Skip to content
Link copied to clipboard

The PSERS pension fund may sue its consultant for botching profits figure

The PSERS school pension system is still reacting to the false profits figure it posted in 2020. It has spent millions for lawyers to head off an FBI probe, and improve its management processes.

Carlo L. Batts, M.A.I., owner of Rittenhouse Appraisals, Philadelphia. (Photo: Rittenhouse Appraisals)
Carlo L. Batts, M.A.I., owner of Rittenhouse Appraisals, Philadelphia. (Photo: Rittenhouse Appraisals)Read moreRittenhouse Appraisals

Pennsylvania’s beleaguered pension fund for educators has hired yet another outside law firm — this time to consider suing the consulting firm that admitted botching a key profits calculation in an error that has triggered an ongoing FBI investigation.

The board of the $75 billion pension plan has hired the big Philadelphia firm of Blank Rome to pursue “potential litigation” following the admission from consultant Aon that its “inadvertent clerical mistakes” led the fund to adopt a false and exaggerated figure for profits.

The plan — the Public School Employees’ Retirement System — later had to correct that number, forcing 100,000 school employees to pay more into the pension plan. Under the state “risk share” law, how much teachers pay into the fund depends partly on its investment profits.

PSERS had agreed to pay the Chicago-based Aon $7.2 million for investment advice and performance measurements in contracts dating back almost a decade —– and the fund continues to employ the firm. But Aon’s contract also includes a promise to repay “all claims” that may result from failure to comply with its terms.

Aon had no comment. Early last year, the firm said “human error” and mistakes in data entry had caused “data corruption.” “Aon sincerely regrets the error,” the firm wrote the pension plan.

PSERS would not elaborate on hiring Blank Rome. People familiar with the decision said the law firm will review options forlegal action, including a possible lawsuit against Aon.

After the retirement system made the mistake public last spring, the U.S. Attorney’s office in Philadelphia sent FBI agents with subpoenas to learn more about what went wrong. The Securities and Exchange Commission is also investigating the miscalculation, as well as possible gifts by Wall Street advisers to PSERS employees, and whether that influenced pension contracts.

The embarrassing error fueled dissent and tensions on the board. The fund’s two top executives announced their retirement last fall. No one has been charged with wrongdoing.

Even before Monday’s board vote to hire Blank Rome, the pension system had paid out $4.5 million to at least seven other law firms and a financial consultant brought on to deal with the faulty calculation and the federal probes. The biggest single payment — $1.9 million so far — has gone to the Philadelphia firm of Morgan, Lewis & Bockius to deal directly with the federal investigators.

Because of the law linking profits to payments by teachers and other school employees, the profit figure was a source of great anxiety for the fund. The original calculation had wrongly pumped up PSERS revenues by $150 million — just enough, it seemed, for the fund to avoid increasing payments from working educators. Then, when the figure was corrected, levies rose for educators.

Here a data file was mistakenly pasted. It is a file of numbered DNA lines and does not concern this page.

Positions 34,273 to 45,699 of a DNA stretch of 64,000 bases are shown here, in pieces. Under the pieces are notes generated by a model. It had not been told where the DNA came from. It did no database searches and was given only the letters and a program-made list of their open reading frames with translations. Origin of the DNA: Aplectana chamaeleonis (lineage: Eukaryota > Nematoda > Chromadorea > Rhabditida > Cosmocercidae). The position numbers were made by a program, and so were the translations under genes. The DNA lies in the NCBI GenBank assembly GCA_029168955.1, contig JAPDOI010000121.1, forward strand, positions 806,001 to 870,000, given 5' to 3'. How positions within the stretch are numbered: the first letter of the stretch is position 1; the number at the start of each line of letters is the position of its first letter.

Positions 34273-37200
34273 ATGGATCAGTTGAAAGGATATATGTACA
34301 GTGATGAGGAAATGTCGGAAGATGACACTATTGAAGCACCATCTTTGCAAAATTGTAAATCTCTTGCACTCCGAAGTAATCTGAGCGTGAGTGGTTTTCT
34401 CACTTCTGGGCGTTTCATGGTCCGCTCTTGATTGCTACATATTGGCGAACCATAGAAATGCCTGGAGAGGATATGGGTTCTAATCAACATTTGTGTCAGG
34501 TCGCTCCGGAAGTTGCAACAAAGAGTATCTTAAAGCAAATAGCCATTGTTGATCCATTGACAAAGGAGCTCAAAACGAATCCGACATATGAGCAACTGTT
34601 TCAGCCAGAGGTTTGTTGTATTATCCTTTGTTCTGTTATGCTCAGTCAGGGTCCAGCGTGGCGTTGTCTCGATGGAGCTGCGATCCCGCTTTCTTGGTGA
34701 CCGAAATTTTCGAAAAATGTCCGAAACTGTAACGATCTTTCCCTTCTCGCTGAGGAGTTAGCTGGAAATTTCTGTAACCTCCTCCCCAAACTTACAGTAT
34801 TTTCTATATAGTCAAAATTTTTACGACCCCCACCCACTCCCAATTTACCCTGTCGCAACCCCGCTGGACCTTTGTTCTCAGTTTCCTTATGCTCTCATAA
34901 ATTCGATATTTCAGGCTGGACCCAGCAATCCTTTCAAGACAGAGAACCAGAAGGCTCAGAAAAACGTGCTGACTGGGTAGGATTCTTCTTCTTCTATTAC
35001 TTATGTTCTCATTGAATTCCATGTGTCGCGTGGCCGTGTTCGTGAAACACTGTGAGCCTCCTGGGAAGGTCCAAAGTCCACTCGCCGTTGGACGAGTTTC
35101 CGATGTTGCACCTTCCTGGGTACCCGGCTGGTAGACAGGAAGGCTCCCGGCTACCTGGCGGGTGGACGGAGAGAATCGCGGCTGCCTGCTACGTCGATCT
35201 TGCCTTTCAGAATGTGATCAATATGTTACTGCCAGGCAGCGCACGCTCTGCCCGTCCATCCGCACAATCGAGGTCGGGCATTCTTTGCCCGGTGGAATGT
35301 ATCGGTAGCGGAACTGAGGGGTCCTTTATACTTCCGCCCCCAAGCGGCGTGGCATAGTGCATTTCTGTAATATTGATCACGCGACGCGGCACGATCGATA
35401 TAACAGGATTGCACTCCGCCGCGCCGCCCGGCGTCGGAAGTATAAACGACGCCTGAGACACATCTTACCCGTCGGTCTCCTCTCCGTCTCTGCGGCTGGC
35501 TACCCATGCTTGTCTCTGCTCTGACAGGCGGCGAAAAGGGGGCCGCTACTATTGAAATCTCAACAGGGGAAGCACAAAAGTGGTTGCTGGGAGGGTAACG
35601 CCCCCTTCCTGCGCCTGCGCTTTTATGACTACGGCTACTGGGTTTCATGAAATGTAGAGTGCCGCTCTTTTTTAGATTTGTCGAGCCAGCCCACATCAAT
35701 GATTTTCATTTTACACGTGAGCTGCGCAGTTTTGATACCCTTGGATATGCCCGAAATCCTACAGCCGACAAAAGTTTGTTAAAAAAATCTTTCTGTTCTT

Another outside law firm, Womble Bond Dickinson, was hired to conduct an investigation parallel to the FBI probe.

The input error aside, the Womble report revealed that the board adopted the mistaken number during the key 2020 meeting at which the previous PSERS management chose not to answer questions from skeptical board members about performance figures. The Womble lawyers also suggested that the board was rushed by managers into approving what was later revealed to be an inaccurate number.

In his response filed with the Womble report, former PSERS executive director Glen Grell revealed that he had unsuccessfully urged the board to fire Aon after the scandal broke in March 2021 because of the mistake. He drafted a news release — never issued, but reprinted in the Womble document — ripping into Aon, saying, “our trust is now broken because Aon allowed this error to go unnoticed for so long.”

The Womble report doesn’t make clear why Aon was kept on despite Grell’s urging that it be fired. The report says Aon answered written questions but would not sit down for an interview.

Grell announced his retirement late year, along with James Grossman Jr., the fund’s chief investment officer.

In dealing with another lingering issue, PSERS on Monday also hired a Philadelphia company, Rittenhouse Appraisers, to value about 15 real estate parcels that the fund executives acquired for the agency in downtown Harrisburg between 2017 to 2019 for a secret urban renewal plan.

The Inquirer later learned of a PSERS proposal to partner with Harrisburg University of Science and Technology on an office tower, but nothing ever came of that. PSERS has demolished buildings on the lots, which remain empty. The results of these appraisals will be made public, the board said in a resolution approving Rittenhouse’s hiring.

In total, the fund spent about $10 million to buy, demolish and maintain a mix of industrial buildings and parking lots near its offices. Womble, in its report, pointed out that many of the buildings were purchased without the staff first obtaining appraisals.

Rittenhouse has appraised a wide range of commercial real estate. Its clients have included the U.S. Army Corps of Engineers and the federal General Services Administration, owner Carlo Batts said.